Whales, ravens and squirrels….

Well, whales, anyway. Whales made the local news yesterday. Humpback whales are huge. Typically when they come around, they are just passing through, sometimes they stay for a bite of marine tapas or take a deep dive to look around and then, mosey off. Humpbacks don’t hang around much. Yesterday was different.

The largest Humpy I have ever seen was blowing real close to shore a few times before I went out to look. There was just the one whale…sometimes Humpy’s travel in pairs. And there, about fifteen to twenty feet from shore just near the shallows was this great, black, barnacled whale doing a head-down dive complete with fully exposed, high-out-of-the-water flukes rising majestically before slowly descending into depths I didn’t know were there. It was incredible. I was stunned. Too stunned to run in and get my camera….sorry.

Once he came up right in front of the house and emerged head up, looking at the shore and so close that one big fluke-flip and he would be beached. I could see every scar and scratch. I could count the barnacles. I swear I even looked down his throat for a second but I am inclined to hyperbole so don’t take that statement without some sea-salt. But I was very close.

I watched this guy who never wandered more than fifty feet from shore dive, make bubble-cones (which drives the smelts and silvers up) and then he followed with his mouth wide open to catch them while his head rose about ten or so feet out of the water. And this is all done in the original slo-mo way that whales have. It is very impressive.

Humphrey (?) was chilling out front for the better part of half an hour. Odd behaviour for a whale. Half way through his visit, I started to think of my recently deceased friend, John. And that weird mental association stayed with me for some time – most of the day, actually. I just had a feeling……but I am inclined to sentiment and fantasy and even the spiritual so don’t put any stock in that.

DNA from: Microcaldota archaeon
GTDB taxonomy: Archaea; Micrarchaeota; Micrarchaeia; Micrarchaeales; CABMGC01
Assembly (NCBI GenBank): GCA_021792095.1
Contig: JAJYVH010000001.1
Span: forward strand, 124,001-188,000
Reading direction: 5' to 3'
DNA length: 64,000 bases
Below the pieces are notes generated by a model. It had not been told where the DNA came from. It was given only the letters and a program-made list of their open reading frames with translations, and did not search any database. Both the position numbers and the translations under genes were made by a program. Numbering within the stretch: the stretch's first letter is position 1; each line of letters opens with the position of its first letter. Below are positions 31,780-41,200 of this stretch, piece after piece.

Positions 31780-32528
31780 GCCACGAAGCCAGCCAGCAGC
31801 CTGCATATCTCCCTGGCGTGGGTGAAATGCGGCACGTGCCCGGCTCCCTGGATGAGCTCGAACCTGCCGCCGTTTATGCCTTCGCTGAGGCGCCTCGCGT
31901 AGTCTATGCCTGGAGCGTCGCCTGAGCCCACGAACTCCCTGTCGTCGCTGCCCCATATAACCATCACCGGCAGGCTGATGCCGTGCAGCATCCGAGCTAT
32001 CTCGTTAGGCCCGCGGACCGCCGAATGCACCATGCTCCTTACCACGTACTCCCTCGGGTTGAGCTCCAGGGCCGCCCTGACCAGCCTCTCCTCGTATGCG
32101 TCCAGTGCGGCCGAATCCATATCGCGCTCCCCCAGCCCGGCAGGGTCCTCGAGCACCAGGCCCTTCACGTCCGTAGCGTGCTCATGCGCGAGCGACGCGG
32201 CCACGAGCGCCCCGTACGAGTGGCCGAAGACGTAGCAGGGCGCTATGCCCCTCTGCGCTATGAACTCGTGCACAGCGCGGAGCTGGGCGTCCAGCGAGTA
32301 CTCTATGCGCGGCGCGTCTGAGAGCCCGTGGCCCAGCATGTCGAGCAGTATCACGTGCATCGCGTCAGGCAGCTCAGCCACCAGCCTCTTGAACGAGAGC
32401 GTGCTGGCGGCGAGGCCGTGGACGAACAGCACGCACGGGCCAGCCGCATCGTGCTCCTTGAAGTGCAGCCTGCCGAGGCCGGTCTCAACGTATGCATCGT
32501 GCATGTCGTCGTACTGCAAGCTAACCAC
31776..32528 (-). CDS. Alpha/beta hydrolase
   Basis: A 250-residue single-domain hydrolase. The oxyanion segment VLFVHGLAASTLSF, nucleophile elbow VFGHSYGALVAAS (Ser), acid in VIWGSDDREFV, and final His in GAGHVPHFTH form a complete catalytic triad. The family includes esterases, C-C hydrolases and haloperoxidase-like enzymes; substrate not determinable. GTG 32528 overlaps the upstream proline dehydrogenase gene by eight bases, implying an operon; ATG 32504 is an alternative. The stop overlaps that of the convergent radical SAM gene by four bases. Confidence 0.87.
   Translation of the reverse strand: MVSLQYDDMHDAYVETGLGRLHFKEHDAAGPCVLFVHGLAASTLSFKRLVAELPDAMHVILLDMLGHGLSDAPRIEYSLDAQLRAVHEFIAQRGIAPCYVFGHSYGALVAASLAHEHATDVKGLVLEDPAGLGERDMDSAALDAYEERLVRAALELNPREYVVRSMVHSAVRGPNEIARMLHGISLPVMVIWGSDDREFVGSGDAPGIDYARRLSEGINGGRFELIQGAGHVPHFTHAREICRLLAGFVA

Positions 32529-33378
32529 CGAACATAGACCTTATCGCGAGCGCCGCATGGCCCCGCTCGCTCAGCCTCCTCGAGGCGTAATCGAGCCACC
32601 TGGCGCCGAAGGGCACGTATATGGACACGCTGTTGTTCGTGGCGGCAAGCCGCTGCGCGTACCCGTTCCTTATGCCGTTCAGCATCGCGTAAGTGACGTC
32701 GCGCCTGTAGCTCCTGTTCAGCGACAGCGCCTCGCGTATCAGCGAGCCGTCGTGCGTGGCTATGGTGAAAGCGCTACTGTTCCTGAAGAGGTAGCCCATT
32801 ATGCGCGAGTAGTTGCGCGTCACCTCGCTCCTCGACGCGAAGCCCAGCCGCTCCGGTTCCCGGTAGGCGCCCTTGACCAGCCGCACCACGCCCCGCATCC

I have a reader with an untidy mind. She inquired as to the loss of a few Canadian readers from her blog recently. And that noted absence would be Sid and J. And that is because the aforementioned friend (part of the last blog news) currently in hospital in critical condition is Sid. Sid will soon be joining John. He has a very slim chance, none at all, really. I’ll soon lose Sid.

I half expect Humphrey to come back soon. He may have a friend this time. We’ll see.

It has been hard to write….

I lost a good friend last week. Cancer. Fabulous guy. When he left, there was only a massive vacuum, an unfathomable hole in mine and many lives. He will be hugely missed (by hundreds, maybe thousands).

I won’t write too much more about it. Kinda feels like I am just sharing the news but he was so much more than just a news item. I do not want to diminish his loss in any way – even by writing in a blog about him.

But most of you never met him, anyway. And he wouldn’t mind. He rarely commented on the blog (occasionally…always anonymously…but never unrecognized) and that’s because we saw each other every week. Grumpy, old, septuagenarians do not, I think, have best friends – as in a ‘BFF’ kinda way. We are lucky to have any friends at all so we love ’em all equally. But, if I classified my friends that way, he’d be at the top. Still is, actually. This guy was always happy to see me and he always shouted a happy greeting. That’s a wonderful way to feel accepted and loved (every time!). Always made me smile. The memory of it still does.

I am writing now, a week plus since he passed, because I kinda have to…..the only thoughts I have had this week have been about him and, well, a lot of wood that needed moving…..the two thoughts, of course, are not directly related but, to be honest, just doing some heavy, bull work with more logs helped take my mind off it. I guess I am either going to miss him a lot or get a lot of work done. Life, eh?